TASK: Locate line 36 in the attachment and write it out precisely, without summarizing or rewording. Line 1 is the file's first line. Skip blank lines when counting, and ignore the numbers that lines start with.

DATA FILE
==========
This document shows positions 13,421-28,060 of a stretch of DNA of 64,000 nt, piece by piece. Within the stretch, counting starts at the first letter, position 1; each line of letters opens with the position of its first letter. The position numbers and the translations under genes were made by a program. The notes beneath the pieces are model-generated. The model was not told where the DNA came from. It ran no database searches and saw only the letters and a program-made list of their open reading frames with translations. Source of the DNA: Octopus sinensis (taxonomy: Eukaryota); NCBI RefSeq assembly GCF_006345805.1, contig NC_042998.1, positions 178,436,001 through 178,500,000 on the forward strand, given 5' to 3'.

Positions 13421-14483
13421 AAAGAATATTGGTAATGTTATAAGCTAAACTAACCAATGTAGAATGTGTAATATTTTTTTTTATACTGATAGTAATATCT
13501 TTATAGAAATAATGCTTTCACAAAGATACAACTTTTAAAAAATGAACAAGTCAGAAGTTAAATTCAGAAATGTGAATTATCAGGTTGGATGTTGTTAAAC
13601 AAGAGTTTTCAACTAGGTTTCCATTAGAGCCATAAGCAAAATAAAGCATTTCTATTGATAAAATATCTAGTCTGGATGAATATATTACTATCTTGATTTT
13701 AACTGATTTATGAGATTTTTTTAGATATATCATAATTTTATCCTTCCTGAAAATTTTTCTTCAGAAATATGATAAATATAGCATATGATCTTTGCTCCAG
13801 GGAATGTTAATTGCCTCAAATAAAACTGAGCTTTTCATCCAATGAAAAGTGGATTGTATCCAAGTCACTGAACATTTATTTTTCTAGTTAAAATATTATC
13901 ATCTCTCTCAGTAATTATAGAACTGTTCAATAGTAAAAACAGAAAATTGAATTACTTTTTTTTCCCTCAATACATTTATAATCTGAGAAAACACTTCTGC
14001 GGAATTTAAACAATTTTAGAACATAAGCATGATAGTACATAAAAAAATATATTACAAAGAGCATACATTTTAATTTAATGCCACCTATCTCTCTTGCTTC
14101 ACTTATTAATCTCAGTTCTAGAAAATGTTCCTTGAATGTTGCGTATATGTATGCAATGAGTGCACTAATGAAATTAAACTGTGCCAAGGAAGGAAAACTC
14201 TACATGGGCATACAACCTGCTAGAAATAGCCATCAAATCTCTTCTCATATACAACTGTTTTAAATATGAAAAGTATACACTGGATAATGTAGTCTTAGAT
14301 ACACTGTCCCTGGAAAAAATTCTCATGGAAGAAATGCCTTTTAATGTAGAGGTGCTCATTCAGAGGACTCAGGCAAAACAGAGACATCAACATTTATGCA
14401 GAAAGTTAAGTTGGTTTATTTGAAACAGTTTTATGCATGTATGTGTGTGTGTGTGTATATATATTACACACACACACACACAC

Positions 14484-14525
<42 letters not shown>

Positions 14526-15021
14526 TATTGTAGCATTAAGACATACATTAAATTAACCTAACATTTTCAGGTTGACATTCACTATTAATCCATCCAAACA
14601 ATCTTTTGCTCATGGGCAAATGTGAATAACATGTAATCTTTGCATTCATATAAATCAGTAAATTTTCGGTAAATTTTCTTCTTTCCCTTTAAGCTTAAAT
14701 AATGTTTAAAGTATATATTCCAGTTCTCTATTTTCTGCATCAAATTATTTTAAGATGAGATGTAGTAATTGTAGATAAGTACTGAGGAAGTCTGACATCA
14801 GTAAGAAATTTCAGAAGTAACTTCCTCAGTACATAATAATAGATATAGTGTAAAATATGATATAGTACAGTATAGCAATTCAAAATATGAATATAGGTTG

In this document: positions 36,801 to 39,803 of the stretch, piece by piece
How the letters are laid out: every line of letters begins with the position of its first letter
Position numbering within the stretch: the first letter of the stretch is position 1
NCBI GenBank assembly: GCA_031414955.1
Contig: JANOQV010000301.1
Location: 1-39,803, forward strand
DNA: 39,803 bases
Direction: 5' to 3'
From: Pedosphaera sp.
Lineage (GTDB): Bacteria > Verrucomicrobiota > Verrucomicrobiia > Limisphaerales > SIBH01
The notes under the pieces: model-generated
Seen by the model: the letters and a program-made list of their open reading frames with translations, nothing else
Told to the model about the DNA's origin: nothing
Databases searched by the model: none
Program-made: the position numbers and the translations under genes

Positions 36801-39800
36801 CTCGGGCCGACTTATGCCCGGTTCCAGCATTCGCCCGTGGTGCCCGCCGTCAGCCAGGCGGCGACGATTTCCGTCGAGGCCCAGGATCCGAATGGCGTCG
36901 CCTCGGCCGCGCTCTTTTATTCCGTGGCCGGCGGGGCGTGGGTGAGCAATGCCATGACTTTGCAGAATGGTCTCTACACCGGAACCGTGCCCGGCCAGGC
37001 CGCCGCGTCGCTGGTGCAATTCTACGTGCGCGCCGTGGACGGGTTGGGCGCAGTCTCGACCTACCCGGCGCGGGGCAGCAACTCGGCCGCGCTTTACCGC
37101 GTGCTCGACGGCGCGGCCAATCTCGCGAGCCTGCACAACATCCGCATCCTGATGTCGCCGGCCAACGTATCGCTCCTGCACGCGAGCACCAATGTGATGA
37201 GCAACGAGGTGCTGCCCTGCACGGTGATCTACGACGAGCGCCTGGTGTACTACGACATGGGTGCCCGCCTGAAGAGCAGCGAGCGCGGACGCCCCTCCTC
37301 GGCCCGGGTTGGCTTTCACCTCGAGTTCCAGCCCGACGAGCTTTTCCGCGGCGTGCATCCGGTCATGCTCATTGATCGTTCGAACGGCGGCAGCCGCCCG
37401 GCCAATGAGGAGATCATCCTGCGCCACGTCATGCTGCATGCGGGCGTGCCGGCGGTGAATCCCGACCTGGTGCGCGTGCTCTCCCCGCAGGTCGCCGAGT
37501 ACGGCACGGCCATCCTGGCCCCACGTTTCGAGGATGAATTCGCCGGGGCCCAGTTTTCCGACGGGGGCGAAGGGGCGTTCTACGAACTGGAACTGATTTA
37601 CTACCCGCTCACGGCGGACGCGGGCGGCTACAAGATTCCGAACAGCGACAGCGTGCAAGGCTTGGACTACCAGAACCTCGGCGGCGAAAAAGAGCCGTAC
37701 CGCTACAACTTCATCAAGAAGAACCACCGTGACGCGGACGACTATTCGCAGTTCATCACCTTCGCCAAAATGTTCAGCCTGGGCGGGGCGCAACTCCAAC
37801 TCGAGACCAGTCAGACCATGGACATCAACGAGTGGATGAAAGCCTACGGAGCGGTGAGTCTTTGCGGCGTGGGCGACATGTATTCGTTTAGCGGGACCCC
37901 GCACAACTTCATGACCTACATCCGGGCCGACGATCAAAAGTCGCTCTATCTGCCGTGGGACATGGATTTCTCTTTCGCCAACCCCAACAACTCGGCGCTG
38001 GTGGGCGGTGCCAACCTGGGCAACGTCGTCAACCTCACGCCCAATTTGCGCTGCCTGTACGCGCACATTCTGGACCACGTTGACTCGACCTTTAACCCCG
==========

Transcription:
Positions 36801-39800